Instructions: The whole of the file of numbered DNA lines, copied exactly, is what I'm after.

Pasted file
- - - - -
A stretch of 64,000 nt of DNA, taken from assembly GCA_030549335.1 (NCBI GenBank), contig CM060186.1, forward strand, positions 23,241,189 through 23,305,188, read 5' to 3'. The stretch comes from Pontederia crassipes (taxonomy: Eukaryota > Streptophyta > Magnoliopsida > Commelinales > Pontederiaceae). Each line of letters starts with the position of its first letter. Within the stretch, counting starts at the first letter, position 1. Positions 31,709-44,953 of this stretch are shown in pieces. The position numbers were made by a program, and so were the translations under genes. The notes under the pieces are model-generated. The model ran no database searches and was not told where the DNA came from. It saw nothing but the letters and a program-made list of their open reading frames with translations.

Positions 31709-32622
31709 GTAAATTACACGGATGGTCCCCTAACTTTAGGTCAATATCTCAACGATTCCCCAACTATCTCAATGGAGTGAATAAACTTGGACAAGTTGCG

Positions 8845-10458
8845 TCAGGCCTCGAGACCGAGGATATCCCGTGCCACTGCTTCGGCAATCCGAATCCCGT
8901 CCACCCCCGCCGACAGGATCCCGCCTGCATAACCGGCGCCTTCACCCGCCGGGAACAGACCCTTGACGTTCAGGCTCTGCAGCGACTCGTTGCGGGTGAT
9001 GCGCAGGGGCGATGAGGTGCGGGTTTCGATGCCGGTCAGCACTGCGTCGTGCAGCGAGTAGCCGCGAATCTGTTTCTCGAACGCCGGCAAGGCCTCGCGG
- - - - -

A stretch of 64,000 nt of DNA, taken from assembly GCA_030549335.1 (NCBI GenBank), contig CM060186.1, forward strand, positions 23,241,189 through 23,305,188, read 5' to 3'. The stretch comes from Pontederia crassipes (taxonomy: Eukaryota > Streptophyta > Magnoliopsida > Commelinales > Pontederiaceae). Each line of letters starts with the position of its first letter. Within the stretch, counting starts at the first letter, position 1. Positions 31,709-44,953 of this stretch are shown in pieces. The position numbers were made by a program, and so were the translations under genes. The notes under the pieces are model-generated. The model ran no database searches and was not told where the DNA came from. It saw nothing but the letters and a program-made list of their open reading frames with translations.

Positions 31709-32622
31709 GTAAATTACACGGATGGTCCCCTAACTTTAGGTCAATATCTCAACGATTCCCCAACTATCTCAATGGAGTGAATAAACTTGGACAAGTTGCG

Positions 8845-10458
8845 TCAGGCCTCGAGACCGAGGATATCCCGTGCCACTGCTTCGGCAATCCGAATCCCGT
8901 CCACCCCCGCCGACAGGATCCCGCCTGCATAACCGGCGCCTTCACCCGCCGGGAACAGACCCTTGACGTTCAGGCTCTGCAGCGACTCGTTGCGGGTGAT
9001 GCGCAGGGGCGATGAGGTGCGGGTTTCGATGCCGGTCAGCACTGCGTCGTGCAGCGAGTAGCCGCGAATCTGTTTCTCGAACGCCGGCAAGGCCTCGCGG